Firewire Transfer - Disk Cloning?

pulsewidth947

macrumors 65816
Original poster
Jan 25, 2005
1,106
2
Hi :)

I've got to reinstall OS X (10.2), and various programs (Photoshop, Office, etc) on 20 Macs at work. Is it possible for me to install everything on one Mac then start up the Mac in Firewire mode, connect it to another Mac and copy the contents onto a removable drive?

The reason I want to do this is it easily and quickly restore the Macs to their factory fresh installation, with all the security updates etc, but some are too far a distance to connect directly with my firewire cable.

If this wont work is there another easy and fast method to do this? I have these 20 Macs to reinstall and configure, plus wipe the Xserve, then PAT test about 50 pieces of gear then clean everything - so as you can see I have a lot to do in not much time..

Thanks!
 

Ti_Poussin

macrumors regular
May 6, 2005
210
0
Good news, yes that possible, but you have to go by command line or use carbon copy cloner http://www.bombich.com/software/ccc.html
The command lines have the following procedure:
1-ensure that ownership on the the drive are use, get info of the drive there's a checkbox.
2-Repair permission before (just a good idea for the first copy)
3-Unlock any files of the original or use this command sudo chflags -R noschg,nouchg / (haven't use this one yet, I don't lock my files)
4-Copy files using ditto command (Change Backup for the new volumes name use non spacing name for easier command):
* sudo ditto -rsrc /Applications /Volumes/Backup/Applications
* sudo ditto -rsrc /Developer /Volumes/Backup/Developer
* sudo ditto -rsrc /Library /Volumes/Backup/Library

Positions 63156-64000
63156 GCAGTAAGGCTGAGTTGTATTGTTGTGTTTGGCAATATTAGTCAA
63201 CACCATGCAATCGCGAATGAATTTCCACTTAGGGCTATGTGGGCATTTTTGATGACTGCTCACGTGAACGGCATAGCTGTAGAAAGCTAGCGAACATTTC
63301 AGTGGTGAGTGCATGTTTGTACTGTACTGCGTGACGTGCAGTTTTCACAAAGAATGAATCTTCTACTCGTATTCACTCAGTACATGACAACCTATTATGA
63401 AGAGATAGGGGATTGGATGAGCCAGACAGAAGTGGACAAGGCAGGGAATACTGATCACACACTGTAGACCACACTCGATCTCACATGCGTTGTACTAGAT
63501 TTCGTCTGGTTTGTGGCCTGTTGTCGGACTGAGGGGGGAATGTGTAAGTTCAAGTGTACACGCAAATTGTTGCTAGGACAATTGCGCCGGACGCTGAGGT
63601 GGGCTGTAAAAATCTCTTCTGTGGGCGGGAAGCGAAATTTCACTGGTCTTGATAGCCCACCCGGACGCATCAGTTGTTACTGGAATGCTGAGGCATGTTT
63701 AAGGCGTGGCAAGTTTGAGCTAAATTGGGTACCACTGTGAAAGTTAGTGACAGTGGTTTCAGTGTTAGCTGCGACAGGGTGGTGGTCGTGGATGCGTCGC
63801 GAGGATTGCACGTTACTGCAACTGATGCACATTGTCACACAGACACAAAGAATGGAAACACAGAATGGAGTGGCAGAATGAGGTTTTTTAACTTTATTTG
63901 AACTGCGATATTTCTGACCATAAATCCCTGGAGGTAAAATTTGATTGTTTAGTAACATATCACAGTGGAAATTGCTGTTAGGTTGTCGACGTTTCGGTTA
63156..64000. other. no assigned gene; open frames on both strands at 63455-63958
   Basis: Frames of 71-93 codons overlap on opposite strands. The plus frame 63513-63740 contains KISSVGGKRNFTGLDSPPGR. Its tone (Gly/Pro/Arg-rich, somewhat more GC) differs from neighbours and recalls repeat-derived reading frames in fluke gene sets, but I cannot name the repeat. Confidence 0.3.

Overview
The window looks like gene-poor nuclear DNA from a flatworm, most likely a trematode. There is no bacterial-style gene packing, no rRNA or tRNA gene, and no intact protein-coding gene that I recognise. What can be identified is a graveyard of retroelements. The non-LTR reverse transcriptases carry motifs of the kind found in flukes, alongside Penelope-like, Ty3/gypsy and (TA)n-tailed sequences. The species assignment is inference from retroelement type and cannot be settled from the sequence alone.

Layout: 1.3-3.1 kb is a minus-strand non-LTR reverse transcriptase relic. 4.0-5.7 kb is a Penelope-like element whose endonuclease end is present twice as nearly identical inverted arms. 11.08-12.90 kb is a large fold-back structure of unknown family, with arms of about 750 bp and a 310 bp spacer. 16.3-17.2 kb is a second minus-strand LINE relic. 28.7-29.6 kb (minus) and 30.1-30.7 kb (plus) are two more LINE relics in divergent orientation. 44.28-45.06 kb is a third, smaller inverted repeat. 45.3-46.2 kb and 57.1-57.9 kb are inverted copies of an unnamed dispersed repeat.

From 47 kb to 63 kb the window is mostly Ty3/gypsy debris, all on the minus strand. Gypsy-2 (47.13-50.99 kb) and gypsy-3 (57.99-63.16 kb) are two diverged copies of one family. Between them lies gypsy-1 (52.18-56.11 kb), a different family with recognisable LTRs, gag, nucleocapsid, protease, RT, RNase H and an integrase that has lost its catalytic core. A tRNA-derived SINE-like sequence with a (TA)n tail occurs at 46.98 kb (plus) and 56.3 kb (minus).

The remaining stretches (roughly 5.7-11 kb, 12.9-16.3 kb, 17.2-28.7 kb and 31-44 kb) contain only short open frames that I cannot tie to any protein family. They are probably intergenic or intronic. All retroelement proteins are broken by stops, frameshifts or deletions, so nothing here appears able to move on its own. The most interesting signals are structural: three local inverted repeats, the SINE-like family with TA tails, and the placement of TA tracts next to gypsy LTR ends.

* sudo ditto -rsrc /System /Volumes/Backup/System
* sudo ditto -rsrc /Users /Volumes/Backup/Users
* sudo ditto -rsrc /private /Volumes/Backup/private
* sudo ditto -rsrc /usr /Volumes/Backup/usr
* sudo ditto -rsrc /bin /Volumes/Backup/bin
* sudo ditto -rsrc /sbin /Volumes/Backup/sbin
* sudo ditto -rsrc /mach_kernel /Volumes/Backup/mach_kernel
* sudo ditto -rsrc /.hidden /Volumes/Backup/.hidden
5-Recreat symbolic link
* cd /Volumes/Backup
* ln -s private/etc etc
* ln -s private/var var
* ln -s private/cores cores
* ln -s private/tmp tmp
* mkdir dev Volumes Network
6-Rebless the system (OSX and OS9)
* sudo bless -folder /Volumes/Backup/System/Library/CoreServices
* sudo bless -folder9 /Volumes/Backup/System\ Folder
 

pulsewidth947

macrumors 65816
Original poster
Jan 25, 2005
1,106
2
So I'd need to do that to copy it onto the external HD then again to copy it onto the new system?

Or do I just connect the HD and pretend that its the other mac?
 

pulsewidth947

macrumors 65816
Original poster
Jan 25, 2005
1,106
2
kingjr3 said:
Hey thats not a bad idea you know. Does this allow you to actually install over network, or only boot? The problem with booting would be we only have 100Mbit switches and 20 Macs all loading from the server at once (as well as loading users profiles) will put immense strain on the server. Not to mention the speed issue of running old iMac DVs and iMac G4s, which already take a few minutes to start up :)

I've just read a pdf on network install and it looks like what I want actually. I like the idea of making one change to the server image (e.g. the latest software update) and it getting installed on all my macs (kinda what i do with ARD 1.2, but that doesnt always work right)

Thanks for your suggestions fellas!
 

pulsewidth947

macrumors 65816
Original poster
Jan 25, 2005
1,106
2
Setting Up New Computers

Network Install can also be used to configure new computers right from the box. Using the Server Admin tool, you can configure a default network-based disk image with appropriate system software, applications, preferences, and libraries. To start up a new or repurposed system from the Network Install image, plug in the power cord and Ethernet cable and hold down the “n” key when you turn it on. The system boots, connects to the network, finds the Network Install image, and installs the contents on its hard drive. When you restart, the system will be set up according to your specifications, without inserting a single disk.
Woohoo! Another trick in my lazy man book :)
 
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